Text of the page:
Personal finance: The skinny on money
I know it's important to watch your weight, but I didn't know employers might be watching it, too. And they may be rewarding the skinny people. A blog item on the Wall Street Journal's Web site takes a look at the benefits one gets in THE workplace if he or she is svelte. The conclusions are fascinatingly disturbing.
Shelly Shellenberger discusses a recent study that finds that weight matters when it comes to how much people earn. The study, she reports, is the first to look at the effects of being very thin and how they might be different for men and women.
So what did researchers find? Thin is in.
But I don't think we really needed researchers to tell us that. The shelves of diet drugs and supplements tell us so. The touched-up magazine covers rub it in our faces.
Still, it's always good to have proof. Researchers found that women weighing 25 pounds less than the studied group's norm earned an average $15,572 a year more than women of normal weight. Women who weighed 25 pounds above the average weight earned $13,847 less than an average-weight female.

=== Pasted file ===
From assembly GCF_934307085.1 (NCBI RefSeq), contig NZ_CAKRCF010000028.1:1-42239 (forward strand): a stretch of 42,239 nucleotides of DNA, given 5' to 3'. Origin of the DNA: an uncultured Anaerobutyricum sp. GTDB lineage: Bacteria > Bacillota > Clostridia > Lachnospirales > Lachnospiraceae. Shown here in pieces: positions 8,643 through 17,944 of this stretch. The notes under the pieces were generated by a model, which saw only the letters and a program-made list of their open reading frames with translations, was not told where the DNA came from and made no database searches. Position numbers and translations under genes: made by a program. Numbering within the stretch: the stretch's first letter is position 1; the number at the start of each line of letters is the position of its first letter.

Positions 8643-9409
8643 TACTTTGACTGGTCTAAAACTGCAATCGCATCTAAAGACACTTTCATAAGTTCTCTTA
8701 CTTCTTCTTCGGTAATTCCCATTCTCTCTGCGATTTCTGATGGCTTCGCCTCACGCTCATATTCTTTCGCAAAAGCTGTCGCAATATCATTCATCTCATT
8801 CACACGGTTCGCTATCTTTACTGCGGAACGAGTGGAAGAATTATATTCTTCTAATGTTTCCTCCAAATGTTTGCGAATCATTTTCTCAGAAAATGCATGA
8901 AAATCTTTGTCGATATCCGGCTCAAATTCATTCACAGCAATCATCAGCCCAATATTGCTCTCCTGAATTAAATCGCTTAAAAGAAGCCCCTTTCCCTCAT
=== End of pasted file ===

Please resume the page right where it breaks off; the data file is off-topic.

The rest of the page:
But if you're a rotund man, the standard flips. Overweight men got more pay than average-weight men.
I want to hear from you. Have you experienced pay discrimination because of your weight? Send your comments to email@example.com and put "Thin is in" in the subject line.
Not Feeling So Secure
Many seniors around the country may be getting some more bad financial news - again.
The government is expected to announce that there will be no increase in monthly benefits next year for more than 58 million Social Security recipients, reports the Associated Press' Matt Sedensky.
This would be two years in a row without an increase.
Watch this video in which a reporter for ABC World News Tonight interviews seniors about the pending decision (I was also interviewed for the segment).